At the Intel (NASDAQ:INTC) Developer Forum in Shenzhen, China, the company provided additional details with respect to its 14-nanometer Cherry Trail Atom system-on-chip. Although the company didn't explicitly give out the size of the silicon die itself, the company did give investors a way to calculate that number themselves.
The die size is important mainly because the cost to manufacture a chip is dependent on the number of chips that can be had from a given silicon wafer. The more chips per wafer, the lower the per-chip cost.
Without further ado, let's figure out the die size of Intel's 14-nanometer Cherry Trail.
Smile for the camera, Cherry Trail!
Here's a picture of the Cherry Trail package, courtesy of a slide deck that Intel showed at its Developer Forum:
Note that Intel says that the package size is 17 millimeters by 17 millimeters, implying a package size of 289 square millimeters. In order to estimate the size of the actual silicon die (the black rectangle), I measured the dimensions of the package itself, and then measured the dimensions of the die. I then took the ratio of the die measurement to the package size, and multiplied that by 289 square millimeters.
My measurements suggest that the Cherry Trail die has an area of approximately 87 square millimeters. I should caution readers not to view this measurement as precise; but I'm comfortable with the number as a ballpark estimate.
Intel really splurged on the additional features
Intel says that it was able to shrink the CPU cores by 64% in moving from the 22-nanometer Silvermont to the 14-nanometer Airmont. Note that most estimates peg the prior generation Bay Trail chip at more than 100 square millimeters in size.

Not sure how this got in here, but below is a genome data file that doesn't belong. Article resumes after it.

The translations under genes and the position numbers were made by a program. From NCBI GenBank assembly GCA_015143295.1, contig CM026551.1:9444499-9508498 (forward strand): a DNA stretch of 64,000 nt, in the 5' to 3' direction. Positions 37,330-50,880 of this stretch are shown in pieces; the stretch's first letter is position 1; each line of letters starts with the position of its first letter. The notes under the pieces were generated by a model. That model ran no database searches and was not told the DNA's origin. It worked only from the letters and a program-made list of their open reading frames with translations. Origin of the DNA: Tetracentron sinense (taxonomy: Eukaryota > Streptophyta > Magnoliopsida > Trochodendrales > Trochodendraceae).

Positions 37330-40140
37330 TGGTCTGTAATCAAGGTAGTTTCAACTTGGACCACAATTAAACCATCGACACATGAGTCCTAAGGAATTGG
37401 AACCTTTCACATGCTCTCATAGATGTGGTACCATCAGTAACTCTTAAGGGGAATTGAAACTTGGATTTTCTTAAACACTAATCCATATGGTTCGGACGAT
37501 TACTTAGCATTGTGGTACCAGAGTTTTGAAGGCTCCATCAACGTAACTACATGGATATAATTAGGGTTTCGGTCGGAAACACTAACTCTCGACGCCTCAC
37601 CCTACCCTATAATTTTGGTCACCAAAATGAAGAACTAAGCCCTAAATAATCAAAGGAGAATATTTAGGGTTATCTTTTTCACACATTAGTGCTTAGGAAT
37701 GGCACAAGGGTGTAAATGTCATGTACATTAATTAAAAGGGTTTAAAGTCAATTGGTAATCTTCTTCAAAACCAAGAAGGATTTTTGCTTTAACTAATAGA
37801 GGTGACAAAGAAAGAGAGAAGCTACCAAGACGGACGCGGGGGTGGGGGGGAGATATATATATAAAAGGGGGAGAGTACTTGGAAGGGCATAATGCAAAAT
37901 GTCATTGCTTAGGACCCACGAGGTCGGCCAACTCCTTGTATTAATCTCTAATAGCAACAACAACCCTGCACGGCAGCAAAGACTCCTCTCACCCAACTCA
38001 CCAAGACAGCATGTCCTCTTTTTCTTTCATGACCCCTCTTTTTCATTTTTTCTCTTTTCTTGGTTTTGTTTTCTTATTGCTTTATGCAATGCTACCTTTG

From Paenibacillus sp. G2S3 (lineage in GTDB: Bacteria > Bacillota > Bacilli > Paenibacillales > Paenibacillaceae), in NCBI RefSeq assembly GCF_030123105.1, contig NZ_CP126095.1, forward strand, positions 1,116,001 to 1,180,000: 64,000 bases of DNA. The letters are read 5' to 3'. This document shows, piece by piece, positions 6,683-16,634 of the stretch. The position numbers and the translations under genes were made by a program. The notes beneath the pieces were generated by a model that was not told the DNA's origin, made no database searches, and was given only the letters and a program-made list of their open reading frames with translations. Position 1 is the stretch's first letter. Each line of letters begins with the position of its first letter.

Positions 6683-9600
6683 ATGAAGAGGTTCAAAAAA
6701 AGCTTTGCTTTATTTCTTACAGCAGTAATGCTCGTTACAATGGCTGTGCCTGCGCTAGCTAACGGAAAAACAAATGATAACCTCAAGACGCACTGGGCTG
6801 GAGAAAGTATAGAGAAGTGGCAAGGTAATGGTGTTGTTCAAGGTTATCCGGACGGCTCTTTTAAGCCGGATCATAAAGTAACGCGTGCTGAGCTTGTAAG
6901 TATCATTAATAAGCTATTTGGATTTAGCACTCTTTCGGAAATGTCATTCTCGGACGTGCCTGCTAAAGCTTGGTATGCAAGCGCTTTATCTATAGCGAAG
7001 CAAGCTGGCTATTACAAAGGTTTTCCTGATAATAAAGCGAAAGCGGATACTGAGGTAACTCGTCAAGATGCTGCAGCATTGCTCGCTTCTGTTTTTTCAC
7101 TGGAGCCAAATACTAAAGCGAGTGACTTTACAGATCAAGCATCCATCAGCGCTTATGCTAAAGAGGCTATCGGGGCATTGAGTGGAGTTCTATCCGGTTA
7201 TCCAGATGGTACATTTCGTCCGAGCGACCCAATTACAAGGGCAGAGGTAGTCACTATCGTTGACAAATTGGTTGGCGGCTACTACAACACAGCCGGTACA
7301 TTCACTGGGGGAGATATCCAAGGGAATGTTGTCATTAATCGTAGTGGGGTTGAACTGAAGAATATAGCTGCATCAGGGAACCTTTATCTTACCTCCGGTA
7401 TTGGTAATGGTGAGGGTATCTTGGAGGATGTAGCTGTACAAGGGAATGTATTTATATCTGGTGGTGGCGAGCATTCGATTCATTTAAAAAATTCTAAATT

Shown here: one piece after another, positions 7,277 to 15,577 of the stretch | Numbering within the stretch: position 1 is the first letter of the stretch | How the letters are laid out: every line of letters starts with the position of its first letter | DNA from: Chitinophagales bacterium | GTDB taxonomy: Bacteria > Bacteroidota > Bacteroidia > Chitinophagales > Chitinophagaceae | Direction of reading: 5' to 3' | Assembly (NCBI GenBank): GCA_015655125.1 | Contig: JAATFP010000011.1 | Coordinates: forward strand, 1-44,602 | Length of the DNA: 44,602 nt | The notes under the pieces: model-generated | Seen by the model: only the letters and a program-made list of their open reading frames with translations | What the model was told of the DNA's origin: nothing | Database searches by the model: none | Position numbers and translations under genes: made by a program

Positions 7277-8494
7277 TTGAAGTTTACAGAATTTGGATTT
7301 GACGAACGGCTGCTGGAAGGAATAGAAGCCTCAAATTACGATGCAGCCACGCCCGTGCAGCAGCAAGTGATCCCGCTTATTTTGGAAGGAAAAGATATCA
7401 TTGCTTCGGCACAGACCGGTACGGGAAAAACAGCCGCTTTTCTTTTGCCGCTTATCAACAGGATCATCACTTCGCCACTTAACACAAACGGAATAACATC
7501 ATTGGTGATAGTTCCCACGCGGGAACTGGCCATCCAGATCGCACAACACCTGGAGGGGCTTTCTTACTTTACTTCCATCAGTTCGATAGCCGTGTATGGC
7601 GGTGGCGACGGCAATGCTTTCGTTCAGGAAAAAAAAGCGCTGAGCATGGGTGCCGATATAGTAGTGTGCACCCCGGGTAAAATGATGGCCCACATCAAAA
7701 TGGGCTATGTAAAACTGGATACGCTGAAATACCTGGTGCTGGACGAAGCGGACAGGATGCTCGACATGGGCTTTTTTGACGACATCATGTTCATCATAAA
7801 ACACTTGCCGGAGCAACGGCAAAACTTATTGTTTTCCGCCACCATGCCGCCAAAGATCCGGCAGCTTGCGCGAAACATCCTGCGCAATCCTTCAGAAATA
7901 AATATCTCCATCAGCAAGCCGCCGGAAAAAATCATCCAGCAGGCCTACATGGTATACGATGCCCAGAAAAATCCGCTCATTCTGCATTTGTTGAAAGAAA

If Intel had done a straight shrink of Bay Trail, it's likely that the chip would have been somewhere south of 50 square millimeters. However, Intel chose to use the area savings that the 14-nanometer technology brought in order to pack in more functionality.
Exploring the improvements from Bay Trail
With Cherry Trail, Intel quadrupled the number of graphics cores from four to 16. As you can see in the image below, much of Cherry Trail is graphics/media (see the portion inside of the yellow box):
Intel also integrated a sensor hub, which wasn't present in Bay Trail. The display engine is more robust, with support for higher resolution displays, and more of them -- three instead of two in Bay Trail.
What's next for Intel's mobile chips?
The successor to Cherry Trail is known as Broxton, and it should be built on the same 14-nanometer technology. My expectation is that, because 14-nanometer yields are expected to be mature by the time Broxton ramps, Intel will likely increase the die area of the chip.
The CPU cores should get larger, as Intel will probably need to increase area there to deliver a performance boost from Cherry Trail. Intel is also expected to include more robust media capabilities, such as HEVC video encoding, and increased 3D graphics performance, so that will necessitate an increase in area allocated to graphics/media. The step up probably won't be as large as what we saw in moving from Bay Trail to Cherry Trail, though.
Finally, I believe that Intel will include a significantly enhanced image signal processor -- the one in Cherry Trail doesn't seem to be a big advancement from the one found in Bay Trail/Moorefield -- particularly since Broxton is aimed at high-end phones where camera functionality is important.